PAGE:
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Encouraging respect in the classroom
THURSDAY, OCTOBER 29, 2015 11:37 AM

People are more likely to engage in conversation and make an effort when they feel respected. This means you must respect your students for them to respect you. How can you cultivate this mutual feeling in the classroom? Here are are a few tips:

Earn respect by practicing what you preach
If you've ever had an authority figure say he or she would do something and then not follow through, you've probably lost some respect for that individual. For teachers, this means you must follow the rules you establish and also complete any disciplinary action you agreed to orchestrate. When your students know you will punish them if necessary, they may respect the rules more. This follow-through rule also applies to other things. If you say you'll do something, whether it's bringing candy for Halloween or looking into getting a class pet, you need to do so. Some students think teachers who say one thing and do another are liars, and that can definitely tarnish your attempts at earning respect.

Foster respect between students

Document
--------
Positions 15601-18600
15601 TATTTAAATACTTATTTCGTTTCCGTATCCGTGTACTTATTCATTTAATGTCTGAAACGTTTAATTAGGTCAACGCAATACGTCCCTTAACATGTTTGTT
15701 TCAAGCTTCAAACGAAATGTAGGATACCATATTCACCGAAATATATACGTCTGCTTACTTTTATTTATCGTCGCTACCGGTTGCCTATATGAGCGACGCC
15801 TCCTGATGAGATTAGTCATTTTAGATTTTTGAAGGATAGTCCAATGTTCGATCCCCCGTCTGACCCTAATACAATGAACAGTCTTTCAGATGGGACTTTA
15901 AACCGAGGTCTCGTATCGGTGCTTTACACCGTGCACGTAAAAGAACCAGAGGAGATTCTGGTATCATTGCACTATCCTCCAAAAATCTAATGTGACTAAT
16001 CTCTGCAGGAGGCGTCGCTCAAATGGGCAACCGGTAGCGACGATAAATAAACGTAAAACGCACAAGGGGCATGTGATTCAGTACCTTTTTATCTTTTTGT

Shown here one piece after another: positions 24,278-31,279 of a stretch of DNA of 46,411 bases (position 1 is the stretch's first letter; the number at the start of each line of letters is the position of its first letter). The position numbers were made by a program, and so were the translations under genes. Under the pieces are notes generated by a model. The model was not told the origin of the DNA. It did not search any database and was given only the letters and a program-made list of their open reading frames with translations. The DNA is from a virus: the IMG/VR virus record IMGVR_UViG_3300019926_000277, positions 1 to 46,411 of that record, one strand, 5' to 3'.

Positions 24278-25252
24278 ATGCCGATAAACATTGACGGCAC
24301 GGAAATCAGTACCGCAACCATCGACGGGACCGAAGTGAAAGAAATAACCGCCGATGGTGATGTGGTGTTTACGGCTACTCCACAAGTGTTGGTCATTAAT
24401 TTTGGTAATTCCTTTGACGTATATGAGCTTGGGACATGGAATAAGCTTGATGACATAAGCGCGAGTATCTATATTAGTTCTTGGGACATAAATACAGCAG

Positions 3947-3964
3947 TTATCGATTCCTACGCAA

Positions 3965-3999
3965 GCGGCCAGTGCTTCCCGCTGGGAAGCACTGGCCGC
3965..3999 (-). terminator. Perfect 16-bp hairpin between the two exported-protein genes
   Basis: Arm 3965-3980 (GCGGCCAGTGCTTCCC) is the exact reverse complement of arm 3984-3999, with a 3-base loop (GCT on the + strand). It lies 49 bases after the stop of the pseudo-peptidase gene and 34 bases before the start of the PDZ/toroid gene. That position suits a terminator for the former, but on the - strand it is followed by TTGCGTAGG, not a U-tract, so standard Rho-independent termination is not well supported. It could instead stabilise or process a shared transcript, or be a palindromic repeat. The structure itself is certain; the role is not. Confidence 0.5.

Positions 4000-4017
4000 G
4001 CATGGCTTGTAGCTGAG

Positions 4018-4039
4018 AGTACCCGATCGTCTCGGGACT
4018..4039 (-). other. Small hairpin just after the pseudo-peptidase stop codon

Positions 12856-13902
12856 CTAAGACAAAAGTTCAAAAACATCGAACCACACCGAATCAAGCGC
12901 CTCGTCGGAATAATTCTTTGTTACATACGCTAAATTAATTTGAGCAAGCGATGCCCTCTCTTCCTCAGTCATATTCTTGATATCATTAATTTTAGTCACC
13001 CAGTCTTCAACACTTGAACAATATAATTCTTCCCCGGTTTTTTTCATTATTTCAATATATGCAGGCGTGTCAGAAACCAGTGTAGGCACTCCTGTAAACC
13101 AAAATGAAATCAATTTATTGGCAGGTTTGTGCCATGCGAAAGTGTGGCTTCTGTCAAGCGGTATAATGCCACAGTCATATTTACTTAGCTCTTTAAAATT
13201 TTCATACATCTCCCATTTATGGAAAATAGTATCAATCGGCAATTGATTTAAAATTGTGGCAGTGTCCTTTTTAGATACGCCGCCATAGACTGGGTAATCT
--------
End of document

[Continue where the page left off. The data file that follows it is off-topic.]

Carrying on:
One of the most common ways that people show disrespect, even without realizing it, is to interrupt while someone else speaks. In class, it is your job to ensure that the rest of the students are quiet when one of their peers speaks. This can be difficult when you host a discussion, as many people will want to speak at once. If necessary, use a talking stick to keep track of who has the floor or remember who raised their hands in what order so you can ensure everyone has a chance to share. When students respect one another, they are more likely to also respect you.

Talk about people you respect
Parenting expert and author Michele Borba wrote that students can benefit from making a list of people they respect. Then, each child can explain why he or she feels that way. Maybe they respect their moms because these women work hard or the mail carriers because these public servants wear a uniform. Talk about what makes someone respected, and you may find your class aspires to be like these important individuals. Noting the qualities that kids find respectable can also help you become one of those people yourself. You should join in on this activity by sharing who you respect and why. This way, your students can learn more about you.